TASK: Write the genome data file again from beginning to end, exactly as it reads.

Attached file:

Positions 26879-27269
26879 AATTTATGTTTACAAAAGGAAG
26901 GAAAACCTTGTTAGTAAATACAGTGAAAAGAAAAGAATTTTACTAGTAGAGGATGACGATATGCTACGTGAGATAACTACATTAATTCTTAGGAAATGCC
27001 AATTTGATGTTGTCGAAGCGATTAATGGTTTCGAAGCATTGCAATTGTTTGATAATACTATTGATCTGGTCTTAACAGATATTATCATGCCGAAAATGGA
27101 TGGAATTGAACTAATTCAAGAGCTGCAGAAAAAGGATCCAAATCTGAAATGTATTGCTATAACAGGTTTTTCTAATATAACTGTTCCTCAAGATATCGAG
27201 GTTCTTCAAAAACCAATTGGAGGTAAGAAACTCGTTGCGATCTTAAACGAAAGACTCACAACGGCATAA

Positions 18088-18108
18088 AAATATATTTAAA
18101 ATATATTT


Positions 26879-27269
26879 AATTTATGTTTACAAAAGGAAG
26901 GAAAACCTTGTTAGTAAATACAGTGAAAAGAAAAGAATTTTACTAGTAGAGGATGACGATATGCTACGTGAGATAACTACATTAATTCTTAGGAAATGCC
27001 AATTTGATGTTGTCGAAGCGATTAATGGTTTCGAAGCATTGCAATTGTTTGATAATACTATTGATCTGGTCTTAACAGATATTATCATGCCGAAAATGGA
27101 TGGAATTGAACTAATTCAAGAGCTGCAGAAAAAGGATCCAAATCTGAAATGTATTGCTATAACAGGTTTTTCTAATATAACTGTTCCTCAAGATATCGAG
27201 GTTCTTCAAAAACCAATTGGAGGTAAGAAACTCGTTGCGATCTTAAACGAAAGACTCACAACGGCATAA

Positions 18088-18108
18088 AAATATATTTAAA
18101 ATATATTT